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i am developing a handwritten character recognition system using OpenCV LibSVM. i have extracted 14 features for the feature vector including Hu moments, affine invariant moments, numbers of corners etc. For each character, i use 5 samples( for letter "A", there 5 types of A's). I know 5 samples is not enough, but at the moments i have only 5 samples for each character.

I use the basic LINEAR SVM example in opencv documentation. My problem is, can i use that documentation example as it is, for my purpose. I have read about OCR systems that use multi- class SVMs. Do i need such Multi-Class SVM for my application. I do not understand about this. Please can someone explain ? Here is my code.

i have 180 samples of digits and English capital letters and for one sample there are 14 features.

float labels[180][1] = {1.0, 2.0, 3.0, 4.0, 5.0, ,,,,, -> 180.0};
Mat matlabesls(180,1, CV_32FC1, labels);

Mat mattrainingDataMat(180, 14, CV_32FC1, ifarr_readtrainingdata);
CvSVMParams params;

params.svm_type    = CvSVM::C_SVC;
params.kernel_type = CvSVM::LINEAR;
params.term_crit   = cvTermCriteria(CV_TERMCRIT_ITER, 100, 1e-6);


Mat matinput(1,14,CV_32FC1,ifarr_testarray);
is_recognizedcharacter= SVM.predict(matinput);

return is_recognizedcharacter;
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up vote 7 down vote accepted

The setup of your labels is incorrect. You have defined 180 unique labels, but you only have 26 classes of data. Labels should be 180 in lengeth but it should only contain the values 1..26 (any 26 distinct values will do) in an order that is in accord with the order of characters in mattrainingDataMat.

You will need more like 5000 samples of each letter rather than just 5. You could start with the MNIST hand-writen digits data set until you have proper data.

Your code seems to training an svm to just recognize 1 character. You shouldn't do it like that because it can take a long time to train an svm. You should train the svm separately and save the model so it can be reused without have to retrain everytime.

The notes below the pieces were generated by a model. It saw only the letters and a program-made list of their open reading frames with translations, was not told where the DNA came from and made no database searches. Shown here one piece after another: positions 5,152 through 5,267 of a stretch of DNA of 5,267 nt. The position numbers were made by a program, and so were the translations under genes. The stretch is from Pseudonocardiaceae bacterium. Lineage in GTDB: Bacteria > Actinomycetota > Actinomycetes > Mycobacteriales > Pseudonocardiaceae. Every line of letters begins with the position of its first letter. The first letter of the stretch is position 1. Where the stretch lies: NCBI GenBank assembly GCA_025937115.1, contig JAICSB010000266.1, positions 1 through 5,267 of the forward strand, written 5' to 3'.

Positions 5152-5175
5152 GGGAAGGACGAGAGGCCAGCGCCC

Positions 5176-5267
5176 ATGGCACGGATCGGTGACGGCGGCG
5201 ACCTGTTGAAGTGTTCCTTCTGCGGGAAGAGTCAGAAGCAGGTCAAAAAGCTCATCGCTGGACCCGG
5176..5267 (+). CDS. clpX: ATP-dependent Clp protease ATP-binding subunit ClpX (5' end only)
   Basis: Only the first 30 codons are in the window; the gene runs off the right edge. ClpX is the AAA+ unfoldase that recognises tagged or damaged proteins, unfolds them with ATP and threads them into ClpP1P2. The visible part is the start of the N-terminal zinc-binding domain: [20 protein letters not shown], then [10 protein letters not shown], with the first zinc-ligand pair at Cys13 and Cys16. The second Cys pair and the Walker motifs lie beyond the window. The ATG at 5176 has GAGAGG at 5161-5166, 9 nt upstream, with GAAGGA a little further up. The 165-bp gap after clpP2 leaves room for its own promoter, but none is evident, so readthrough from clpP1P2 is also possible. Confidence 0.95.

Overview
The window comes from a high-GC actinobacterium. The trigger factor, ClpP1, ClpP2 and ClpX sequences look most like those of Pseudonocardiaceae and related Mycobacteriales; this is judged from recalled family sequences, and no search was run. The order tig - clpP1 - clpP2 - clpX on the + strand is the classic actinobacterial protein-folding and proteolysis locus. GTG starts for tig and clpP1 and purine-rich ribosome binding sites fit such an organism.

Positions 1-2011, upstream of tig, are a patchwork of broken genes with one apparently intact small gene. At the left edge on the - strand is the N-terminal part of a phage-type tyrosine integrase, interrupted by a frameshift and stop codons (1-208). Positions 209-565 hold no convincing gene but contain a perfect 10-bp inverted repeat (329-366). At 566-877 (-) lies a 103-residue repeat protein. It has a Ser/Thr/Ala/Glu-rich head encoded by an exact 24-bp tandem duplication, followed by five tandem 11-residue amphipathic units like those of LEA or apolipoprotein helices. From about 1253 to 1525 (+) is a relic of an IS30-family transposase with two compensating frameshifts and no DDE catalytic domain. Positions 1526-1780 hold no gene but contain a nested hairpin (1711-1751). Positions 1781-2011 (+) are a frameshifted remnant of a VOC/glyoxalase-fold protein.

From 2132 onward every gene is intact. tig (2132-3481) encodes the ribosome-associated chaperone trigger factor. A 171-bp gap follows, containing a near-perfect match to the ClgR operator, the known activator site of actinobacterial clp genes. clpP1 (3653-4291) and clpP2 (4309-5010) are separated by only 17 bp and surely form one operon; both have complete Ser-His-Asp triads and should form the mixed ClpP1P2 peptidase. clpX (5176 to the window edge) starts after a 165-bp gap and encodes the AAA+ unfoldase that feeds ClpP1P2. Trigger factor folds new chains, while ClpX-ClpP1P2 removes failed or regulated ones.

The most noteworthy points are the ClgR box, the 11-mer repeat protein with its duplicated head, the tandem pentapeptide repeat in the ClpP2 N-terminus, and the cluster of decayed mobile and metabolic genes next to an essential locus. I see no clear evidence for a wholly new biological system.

My understanding is that the svm code in OpenCV is based on an old version of Libsvm. So I just use the latest vesion of libsvm directly rather the OpenCV version.

Also, for your case you will almost surely get much better accurary with an RBF kernel than the linear kernel (although linear is easier to train). It seems you have 26 classes so of course you need a multiclass SVM (which is really just many binary SVMs) - Libsvm handles the multiclass issue for you.

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hi thank you very much for considering my question. i change the code as follows. i have 36 classes(26 letters, 10 digits). At the moment i use only 5 samples(until i get clear idea). for one class there are 5 samples and for one sample there are 14 features. then for one class there are 70 features(5 * 14). is that what you mean ?? plz help .. 'float labels[36][1] = {1.0, 2.0, ... -> 36.0}; Mat matlabesls(36,1, CV_32FC1, labels) Mat mattrainingDataMat(36, 70, CV_32FC1, ifarr_readtrainingdata);' – Heshan Sandeepa May 26 '13 at 11:52
If your data consisted of the features for 3 examples of 'A', 2 of 'C' and 3 of '5' (in that order), then your labels would be 'float labels[7][1] ={11.0, 11.0, 11.0, 13.0,13,0, 5.0, 5.0, 5.0} assuming 0.0..9.0 are used to label '0' to '9' and 11.0..35.0 are used to label 'A'..'Z'. If the order of your data was jumbled up, the labels would need to be jubled up to match. The labels are telling the SVM what each data item is a sample of. – Bull May 26 '13 at 12:55
thank you very much, i understand about labeling. can you tell me about where the multiclass SVM in here. i feel, as you said there are 3 11.0's , 2 13.0's ... etc. is that called as MultiClass SVM ?? – Heshan Sandeepa May 26 '13 at 13:28
If you only had 2 labels, say 0 and 1, or -1 and 1, then it would be a binary svm. If you supply more than 2 different values then linsvm (which opencv uses) automatically trains many binary svms and combines the results so you have a multiclass classifier. The actual svm algorithm is binary in nature, it just looks for a hyperplane that will separate your data into two sets (ideally with all the labels in each set the same). If your data consisted of just two'A's and three 'C's you would have 'float labels[5][1] ={11.0, 11.0, 13.0,13.0 13.0} and that will give you a binary svm. – Bull May 26 '13 at 14:34
@user2151446- k then i will configure my code and observe the output. Thank you very much for your help and your effort in my question.HND – Heshan Sandeepa May 26 '13 at 15:05

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